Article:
Filing your tax returns: Get last minute tips

Filing your tax returns: Get last minute tips

The deadline for filing your taxes is Tuesday, April 17. If you’re confused about filling out your tax forms or you’re not sure what deductions you’re allowed, here are a few extra tips to lower your taxes and save you money.

Last Minute Advice

If you haven’t contributed to your retirement account, you have until April 17 to open and/or fund a traditional or Roth IRA. You can contribute up to $5,000, or $6,000 if you’re over 50.

If you can’t finish your return on time, make sure you file Form 4868 by April 17. It will give you a six-month extension of the filing deadline until October 15, 2012.

Filing electronically works best if you expect a tax refund. The IRS processes electronic returns faster than paper ones, so you can expect to get your refund three to six weeks earlier.

Saving You Money

If you are self-employed, you can deduct the cost of health insurance for yourself and your family members. And keep track of car repair bills and how much you spent on gas for business purposes.

If you’re self-employed or employed by a company and use your own car on the job, you can take a deduction for your business travel. Standard mileage rate for business use of a vehicle is 51 cents a mile from January 1 through June 30, and 55.5 cents from July 1 through December 31. And, it’s 19 cents a mile driven for medical or moving purposes for the first six months of 2011, and 23.5 cents for the second half of the year.

If you purchased a computer or a cell phone that you use for your job, you might be able to claim the business use of the device as a tax deduction. And, you can depreciate the costs over the expected decline in value of the phone or computer over time.

Charitable Contributions

The IRS says for the most part, charitable contributions are only deductible if they’re given to a U.S. based nonprofit, not foreign groups that are not recognized as a charitable organization.

Charitable contributions are deductible only if you itemize deductions using Form 1040, Schedule A.

For contributions of $250 or more, including cash and property, you must have a receipt from the qualified organization.

Check the IRS website for a list of qualified organizations:

Job Hunting

Many unemployed people forget about deductions they’re entitled to at tax time.

Keep track of your job-search expenses. If you looked for a position in the same line of work in 2011, you can deduct job-hunting costs as miscellaneous expenses if you itemize, but the total itemized deductions must exceed 2 percent of your adjusted gross income. However, you cannot deduct if you looked for a job in a new occupation or if there was a substantial break between your last job and your new search.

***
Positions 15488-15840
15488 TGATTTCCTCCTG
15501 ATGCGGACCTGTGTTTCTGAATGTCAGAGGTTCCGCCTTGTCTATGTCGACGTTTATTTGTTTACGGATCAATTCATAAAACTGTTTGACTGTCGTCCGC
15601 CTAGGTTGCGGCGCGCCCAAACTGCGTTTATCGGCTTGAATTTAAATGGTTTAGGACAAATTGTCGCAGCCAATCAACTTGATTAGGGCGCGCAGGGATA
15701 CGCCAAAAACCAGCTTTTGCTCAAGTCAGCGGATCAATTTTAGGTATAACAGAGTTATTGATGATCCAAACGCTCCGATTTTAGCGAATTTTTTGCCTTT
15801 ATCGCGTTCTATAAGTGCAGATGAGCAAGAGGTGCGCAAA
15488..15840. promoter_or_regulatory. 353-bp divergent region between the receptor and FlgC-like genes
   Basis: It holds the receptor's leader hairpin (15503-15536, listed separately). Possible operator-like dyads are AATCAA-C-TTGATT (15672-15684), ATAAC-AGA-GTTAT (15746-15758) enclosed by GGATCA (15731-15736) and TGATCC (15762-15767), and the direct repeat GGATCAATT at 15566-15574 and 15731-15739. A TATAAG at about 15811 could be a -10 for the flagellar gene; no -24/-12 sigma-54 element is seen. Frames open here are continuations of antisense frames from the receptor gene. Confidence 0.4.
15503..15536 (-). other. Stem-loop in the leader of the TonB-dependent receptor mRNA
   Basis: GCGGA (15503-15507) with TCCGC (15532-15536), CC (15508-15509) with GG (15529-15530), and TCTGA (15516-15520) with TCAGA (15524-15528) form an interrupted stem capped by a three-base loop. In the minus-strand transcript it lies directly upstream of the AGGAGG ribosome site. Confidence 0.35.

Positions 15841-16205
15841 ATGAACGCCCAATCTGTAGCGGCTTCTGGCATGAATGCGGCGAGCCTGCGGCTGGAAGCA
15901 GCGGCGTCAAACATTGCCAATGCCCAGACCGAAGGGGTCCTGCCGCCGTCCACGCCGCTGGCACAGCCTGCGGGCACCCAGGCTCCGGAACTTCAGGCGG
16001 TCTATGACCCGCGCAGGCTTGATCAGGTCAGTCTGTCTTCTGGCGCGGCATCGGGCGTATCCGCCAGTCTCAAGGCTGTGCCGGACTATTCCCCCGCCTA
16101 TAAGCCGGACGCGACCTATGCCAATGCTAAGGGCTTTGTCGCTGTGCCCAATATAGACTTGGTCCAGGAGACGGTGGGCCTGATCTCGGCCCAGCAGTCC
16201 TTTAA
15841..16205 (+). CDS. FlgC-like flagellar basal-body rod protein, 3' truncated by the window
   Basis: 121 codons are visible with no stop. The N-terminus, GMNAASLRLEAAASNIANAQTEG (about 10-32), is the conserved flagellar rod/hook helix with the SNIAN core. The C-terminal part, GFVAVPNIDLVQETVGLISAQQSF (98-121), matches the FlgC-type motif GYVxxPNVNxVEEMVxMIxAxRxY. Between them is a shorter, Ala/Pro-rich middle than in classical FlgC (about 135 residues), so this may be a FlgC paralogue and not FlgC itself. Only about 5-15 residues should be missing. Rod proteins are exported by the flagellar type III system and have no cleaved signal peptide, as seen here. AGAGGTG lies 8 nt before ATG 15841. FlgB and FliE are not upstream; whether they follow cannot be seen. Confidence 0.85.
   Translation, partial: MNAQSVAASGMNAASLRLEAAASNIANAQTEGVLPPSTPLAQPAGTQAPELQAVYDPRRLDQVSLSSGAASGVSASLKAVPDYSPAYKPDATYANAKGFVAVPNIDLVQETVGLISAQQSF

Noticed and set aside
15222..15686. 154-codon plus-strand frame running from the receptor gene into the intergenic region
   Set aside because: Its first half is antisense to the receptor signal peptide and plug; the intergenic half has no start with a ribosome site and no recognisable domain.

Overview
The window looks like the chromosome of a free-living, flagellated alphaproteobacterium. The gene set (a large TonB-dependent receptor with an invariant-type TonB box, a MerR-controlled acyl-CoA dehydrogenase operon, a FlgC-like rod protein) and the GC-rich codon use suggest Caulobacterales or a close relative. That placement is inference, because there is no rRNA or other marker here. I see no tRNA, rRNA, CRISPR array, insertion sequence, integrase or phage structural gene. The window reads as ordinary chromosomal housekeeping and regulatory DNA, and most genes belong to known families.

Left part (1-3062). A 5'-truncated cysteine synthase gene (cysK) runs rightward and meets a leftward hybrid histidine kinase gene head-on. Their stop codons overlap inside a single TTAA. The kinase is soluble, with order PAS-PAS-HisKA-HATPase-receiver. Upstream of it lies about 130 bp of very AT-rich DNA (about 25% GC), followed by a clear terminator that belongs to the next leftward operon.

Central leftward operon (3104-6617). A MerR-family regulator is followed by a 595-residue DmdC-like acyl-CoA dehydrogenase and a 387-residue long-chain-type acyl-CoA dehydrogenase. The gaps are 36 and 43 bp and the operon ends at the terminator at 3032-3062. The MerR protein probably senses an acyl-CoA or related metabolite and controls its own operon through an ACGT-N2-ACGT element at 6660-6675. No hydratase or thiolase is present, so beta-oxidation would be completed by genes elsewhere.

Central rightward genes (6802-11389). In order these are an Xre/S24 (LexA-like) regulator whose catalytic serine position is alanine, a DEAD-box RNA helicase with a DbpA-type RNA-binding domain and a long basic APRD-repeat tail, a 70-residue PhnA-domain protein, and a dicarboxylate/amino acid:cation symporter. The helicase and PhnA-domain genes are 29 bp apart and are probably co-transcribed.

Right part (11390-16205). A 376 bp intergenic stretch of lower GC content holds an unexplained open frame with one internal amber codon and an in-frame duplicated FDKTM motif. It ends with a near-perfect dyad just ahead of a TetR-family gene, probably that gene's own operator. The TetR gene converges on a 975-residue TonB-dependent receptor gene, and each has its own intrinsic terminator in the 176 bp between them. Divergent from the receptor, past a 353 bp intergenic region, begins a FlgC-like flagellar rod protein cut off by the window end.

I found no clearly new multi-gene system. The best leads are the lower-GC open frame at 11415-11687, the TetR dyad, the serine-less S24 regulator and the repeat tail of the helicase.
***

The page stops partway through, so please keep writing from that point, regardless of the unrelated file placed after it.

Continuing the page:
Job-hunting expenses incurred while looking for your first job don’t qualify.

Deductible job-search costs include food, transportation and lodging (if your search takes you away from home overnight), along with expenses of printing resumes, business cards, and postage.

Overlooked Deductions

If you pay your childcare bills through a reimbursement account at work you can still qualify for a child care credit. If you use up the maximum through a plan at work but spend even more for work-related childcare, you can claim the credit on as much as $1,000 of additional expenses. That would cut your tax bill by at least $200.

You can claim your parents as dependents on your returns if you’re responsible for more than half of their financial support.

If you paid someone to prepare your taxes last year, you can deduct those fees on your taxes this year.

If you purchased a home this year, you can fully deduct points in the year. If you refinanced your home, you can deduct any points you paid over the life of the loan.

The American Opportunity Credit is a tax credit of up to $2,500 for college tuition and related expenses paid during the year. The full credit is available to individuals whose modified adjusted gross income is $80,000 or less ($160,000 or less for married couples filing a joint return).

Common Mistakes

Keep track of charitable giving. You might need a receipt to prove it. Contributions over $250 require a letter from the charity to substantiate the deduction.

Make sure to include your W-2 when you spend in your taxes. Many taxpayers actually forget to do this and this simple error could cost you in additional taxes plus interest as it could take a long time to process. Don’t spend the time and effort to do your taxes only to find that you forgot to send in the paperwork.

Don’t deduct other people’s expenses you paid for on your own returns. Even if you’re a nice person, the IRS doesn’t really care. You can’t deduct any expenses for another taxpayer, even if it’s for a spouse who is filing separately.

Avoiding an Audit

Report all of your income. IRS computers cross check your W-2s and 1099s to make sure your claiming all of your income.

Pay attention to details. Math errors or incorrect entries of Social Security numbers or tax ID numbers can easily trigger an inquiry into your return.

Avoid deductions that are audit red flags, including excessive write-offs, large charitable contributions, and filing for a home-office deduction.

Anyone can get free advice from any IRS office, but the lines can be extremely long as it gets closer to mid-April. The Volunteer Income Tax Assistance (VITA) offers free tax help for those making less than $50,000 a year, check the IRS website to find a site near you.

And if you earn less than $57,000 a year, you can e-file your taxes for free through IRS approved websites from several companies including H&R Block,, Turbo Tax and TaxSlayer.

Useful links

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